Read The Casebook of Sherlock Holmes by Arthur Conan Doyle book online

“Matilda Briggs was not the name of a young woman, Watson,” said Holmes in a reminiscent voice. “It was a ship which is associated with the giant rat of Sumatra, a story for which the world is not yet prepared. But what do we know about vampires? Does it come within our purview either? Anything is better than stagnation, but really we seem to have been switched on to a Grimms’ fairy tale. Make a long arm, Watson, and see what V has to say.”

I leaned back and took down the great index volume to which he referred. Holmes balanced it on his knee, and his eyes moved slowly and lovingly over the record of old cases, mixed with the accumulated information of a lifetime.

“Voyage of the Gloria Scott,” he read. “That was a bad business. I have some recollection that you made a record of it, Watson, though I was unable to congratulate you upon the result. Victor Lynch, the forger. Venomous lizard or gila. Remarkable case, that! Vittoria, the circus belle. Vanderbilt and the Yeggman. Vipers. Vigor, the Hammersmith wonder. Hullo! Hullo! Good old index. You can’t beat it. Listen to this, Watson. Vampirism in Hungary. And again, Vampires in Transylvania.” He turned over the pages with eagerness, but after a short intent perusal he threw down the great book with a snarl of disappointment.

“Rubbish, Watson, rubbish! What have we to do with walking corpses who can only be held in their grave by stakes driven through their hearts? It’s pure lunacy.”

“But surely,” said I, “the vampire was not necessarily a dead man? A living person might have the habit. I have read, for example, of the old sucking the blood of the young in order to retain their youth.”

“You are right, Watson. It mentions the legend in one of these references. But are we to give serious attention to such things? This agency stands flat-footed upon the ground, and there it must remain. The world is big enough for us. No ghosts need apply. I fear that we cannot take Mr. Robert Ferguson very seriously. Possibly this note may be from him and may throw some light upon what is worrying him.”

He took up a second letter which had lain unnoticed upon the table while he had been absorbed with the first. This he began to read with a smile of amusement upon his face which gradually faded away into an expression of intense interest and concentration. When he had finished he sat for some little time lost in thought with the letter dangling from his fingers. Finally, with a start, he aroused himself from his reverie.

“Cheeseman’s, Lamberley. Where is Lamberley, Watson?”

“lt is in Sussex, South of Horsham.”

“Not very far, eh? And Cheeseman’s?”

“I know that country, Holmes. It is full of old houses which are named after the men who built them centuries ago. You get Odley’s and Harvey’s and Carriton’s — the folk are forgotten but their names live in their houses.”

“Precisely,” said Holmes coldly. It was one of the peculiarities of his proud, self-contained nature that though he docketed any fresh information very quietly and accurately in his brain, he seldom made any acknowledgment to the giver. “I rather fancy we shall know a good deal more about Cheeseman’s, Lamberley, before we are through. The letter is, as I had hoped, from Robert Ferguson. By the way, he claims acquaintance with you.”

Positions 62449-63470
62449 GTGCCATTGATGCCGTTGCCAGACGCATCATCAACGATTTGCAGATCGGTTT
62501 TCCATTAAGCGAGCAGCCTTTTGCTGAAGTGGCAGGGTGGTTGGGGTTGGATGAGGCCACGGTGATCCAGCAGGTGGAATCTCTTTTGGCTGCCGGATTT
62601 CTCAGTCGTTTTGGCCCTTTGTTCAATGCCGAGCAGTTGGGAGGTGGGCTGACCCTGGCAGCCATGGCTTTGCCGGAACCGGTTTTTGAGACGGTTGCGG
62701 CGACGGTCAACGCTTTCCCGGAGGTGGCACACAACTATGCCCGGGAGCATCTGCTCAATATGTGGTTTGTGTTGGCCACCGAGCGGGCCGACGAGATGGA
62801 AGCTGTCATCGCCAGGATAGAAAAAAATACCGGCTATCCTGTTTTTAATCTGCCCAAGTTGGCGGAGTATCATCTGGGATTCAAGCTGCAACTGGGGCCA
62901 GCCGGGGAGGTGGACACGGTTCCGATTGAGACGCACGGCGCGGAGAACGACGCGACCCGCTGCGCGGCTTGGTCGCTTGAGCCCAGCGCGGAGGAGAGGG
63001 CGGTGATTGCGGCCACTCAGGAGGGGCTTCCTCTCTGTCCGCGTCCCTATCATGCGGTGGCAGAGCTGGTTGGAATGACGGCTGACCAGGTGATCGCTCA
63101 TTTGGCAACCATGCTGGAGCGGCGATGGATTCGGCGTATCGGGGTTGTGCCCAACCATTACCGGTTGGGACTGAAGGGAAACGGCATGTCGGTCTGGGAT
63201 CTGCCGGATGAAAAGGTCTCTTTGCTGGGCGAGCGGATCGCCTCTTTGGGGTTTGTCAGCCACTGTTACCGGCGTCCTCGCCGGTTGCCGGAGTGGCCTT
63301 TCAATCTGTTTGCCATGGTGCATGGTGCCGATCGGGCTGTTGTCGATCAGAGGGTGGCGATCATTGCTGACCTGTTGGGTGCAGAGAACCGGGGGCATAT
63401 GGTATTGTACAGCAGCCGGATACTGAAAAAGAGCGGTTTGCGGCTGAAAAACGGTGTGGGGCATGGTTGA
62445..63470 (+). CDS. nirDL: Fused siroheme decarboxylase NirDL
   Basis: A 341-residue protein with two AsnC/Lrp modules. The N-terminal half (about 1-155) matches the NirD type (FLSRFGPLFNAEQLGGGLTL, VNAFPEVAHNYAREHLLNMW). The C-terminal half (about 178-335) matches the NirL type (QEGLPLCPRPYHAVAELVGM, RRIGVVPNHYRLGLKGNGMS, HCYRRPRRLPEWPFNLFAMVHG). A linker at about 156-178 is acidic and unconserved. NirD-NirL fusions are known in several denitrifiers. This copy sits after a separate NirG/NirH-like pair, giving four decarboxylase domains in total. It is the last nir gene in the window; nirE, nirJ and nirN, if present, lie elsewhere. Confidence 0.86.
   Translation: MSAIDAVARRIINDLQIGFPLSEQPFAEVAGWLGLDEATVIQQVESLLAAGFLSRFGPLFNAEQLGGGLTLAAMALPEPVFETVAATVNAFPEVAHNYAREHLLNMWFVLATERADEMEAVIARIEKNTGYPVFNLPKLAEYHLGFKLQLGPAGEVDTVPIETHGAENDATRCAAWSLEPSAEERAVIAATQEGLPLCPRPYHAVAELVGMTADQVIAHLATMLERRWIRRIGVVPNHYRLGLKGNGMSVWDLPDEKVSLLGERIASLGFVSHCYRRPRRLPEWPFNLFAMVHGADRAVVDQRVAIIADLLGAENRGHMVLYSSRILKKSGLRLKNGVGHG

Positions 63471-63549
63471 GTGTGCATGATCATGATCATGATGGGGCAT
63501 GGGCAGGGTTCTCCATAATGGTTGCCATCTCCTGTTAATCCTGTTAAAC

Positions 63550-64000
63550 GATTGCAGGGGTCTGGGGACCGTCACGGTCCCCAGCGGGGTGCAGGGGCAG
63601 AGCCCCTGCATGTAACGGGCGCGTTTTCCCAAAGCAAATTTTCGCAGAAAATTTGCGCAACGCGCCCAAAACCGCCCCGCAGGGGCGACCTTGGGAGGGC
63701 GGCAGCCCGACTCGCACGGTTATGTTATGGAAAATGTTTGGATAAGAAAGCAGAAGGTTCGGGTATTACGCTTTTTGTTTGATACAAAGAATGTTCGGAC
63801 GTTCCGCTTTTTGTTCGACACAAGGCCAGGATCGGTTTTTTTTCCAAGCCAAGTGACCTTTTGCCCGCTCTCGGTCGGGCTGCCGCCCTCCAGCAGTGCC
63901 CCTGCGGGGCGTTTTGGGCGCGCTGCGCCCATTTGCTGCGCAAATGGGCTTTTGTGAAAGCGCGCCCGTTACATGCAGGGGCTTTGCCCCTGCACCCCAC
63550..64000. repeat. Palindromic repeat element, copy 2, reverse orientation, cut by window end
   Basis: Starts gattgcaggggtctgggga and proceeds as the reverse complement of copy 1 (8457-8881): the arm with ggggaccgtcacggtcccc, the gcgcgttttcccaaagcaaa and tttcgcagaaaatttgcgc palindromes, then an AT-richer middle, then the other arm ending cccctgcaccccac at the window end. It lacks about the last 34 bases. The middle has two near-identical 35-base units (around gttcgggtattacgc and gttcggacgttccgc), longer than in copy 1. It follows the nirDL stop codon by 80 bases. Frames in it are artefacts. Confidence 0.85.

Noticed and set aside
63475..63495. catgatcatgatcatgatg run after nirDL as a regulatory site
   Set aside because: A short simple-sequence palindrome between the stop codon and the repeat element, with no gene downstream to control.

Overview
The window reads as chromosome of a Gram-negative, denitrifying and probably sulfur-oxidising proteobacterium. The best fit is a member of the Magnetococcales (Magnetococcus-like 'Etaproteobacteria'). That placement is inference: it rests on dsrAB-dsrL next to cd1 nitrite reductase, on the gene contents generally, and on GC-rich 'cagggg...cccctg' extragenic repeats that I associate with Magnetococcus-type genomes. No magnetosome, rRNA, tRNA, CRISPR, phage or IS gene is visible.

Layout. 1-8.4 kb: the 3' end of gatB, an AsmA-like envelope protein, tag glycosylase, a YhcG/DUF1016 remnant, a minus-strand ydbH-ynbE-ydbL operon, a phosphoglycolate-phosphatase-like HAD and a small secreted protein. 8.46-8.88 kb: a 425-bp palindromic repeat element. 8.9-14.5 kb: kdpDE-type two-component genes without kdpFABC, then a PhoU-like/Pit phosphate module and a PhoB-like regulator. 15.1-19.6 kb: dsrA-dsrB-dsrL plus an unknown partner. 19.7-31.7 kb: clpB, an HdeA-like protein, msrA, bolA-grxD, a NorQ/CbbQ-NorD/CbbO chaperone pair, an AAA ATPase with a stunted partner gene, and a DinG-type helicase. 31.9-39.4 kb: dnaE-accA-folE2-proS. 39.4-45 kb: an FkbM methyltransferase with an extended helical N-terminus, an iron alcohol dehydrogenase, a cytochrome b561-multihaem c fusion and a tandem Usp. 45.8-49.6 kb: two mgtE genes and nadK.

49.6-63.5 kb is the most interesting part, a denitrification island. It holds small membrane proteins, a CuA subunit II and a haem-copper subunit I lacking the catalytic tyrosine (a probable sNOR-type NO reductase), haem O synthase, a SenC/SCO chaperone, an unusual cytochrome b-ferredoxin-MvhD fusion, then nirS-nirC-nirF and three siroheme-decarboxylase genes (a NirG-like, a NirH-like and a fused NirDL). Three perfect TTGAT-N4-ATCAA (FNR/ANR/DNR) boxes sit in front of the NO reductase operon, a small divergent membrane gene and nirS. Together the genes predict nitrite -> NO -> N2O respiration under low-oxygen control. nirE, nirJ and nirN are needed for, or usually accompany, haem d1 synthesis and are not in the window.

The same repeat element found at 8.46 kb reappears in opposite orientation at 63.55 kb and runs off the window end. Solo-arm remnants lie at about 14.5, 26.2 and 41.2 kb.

“With me!”

“You had better read it.”

He handed the letter across. It was headed with the address quoted.

DEAR MR HOLMES [it said]:

I have been recommended to you by my lawyers, but

indeed the matter is so extraordinarily delicate that it is most

difficult to discuss. It concerns a friend for whom I am

acting. This gentleman married some five years ago a Peruvian

lady the daughter of a Peruvian merchant, whom he had

met in connection with the importation of nitrates. The lady

was very beautiful, but the fact of her foreign birth and of

her alien religion always caused a separation of interests and

of feelings between husband and wife, so that after a time

his love may have cooled towards her and he may have

come to regard their union as a mistake. He felt there were

sides of her character which he could never explore or

understand. This was the more painful as she was as loving

a wife as a man could have — to all appearance absolutely


Now for the point which I will make more plain when we

meet. Indeed, this note is merely to give you a general idea

of the situation and to ascertain whether you would care to

interest yourself in the matter. The lady began to show

some curious traits quite alien to her ordinarily sweet and

gentle disposition. The gentleman had been married twice

and he had one son by the first wife. This boy was now

fifteen, a very charming and affectionate youth, though

unhappily injured through an accident in childhood. Twice

the wife was caught in the act of assaulting this poor lad in

the most unprovoked way. Once she struck him with a stick

and left a great weal on his arm.

This was a small matter, however, compared with her

conduct to her own child, a dear boy just under one year of

age. On one occasion about a month ago this child had

been left by its nurse for a few minutes. A loud cry from the

baby, as of pain, called the nurse back. As she ran into the

room she saw her employer, the lady, leaning over the baby

and apparently biting his neck. There was a small wound in

the neck from which a stream of blood had escaped. The

nurse was so horrified that she wished to call the husband,

but the lady implored her not to do so and actually gave her

five pounds as a price for her silence. No explanation was

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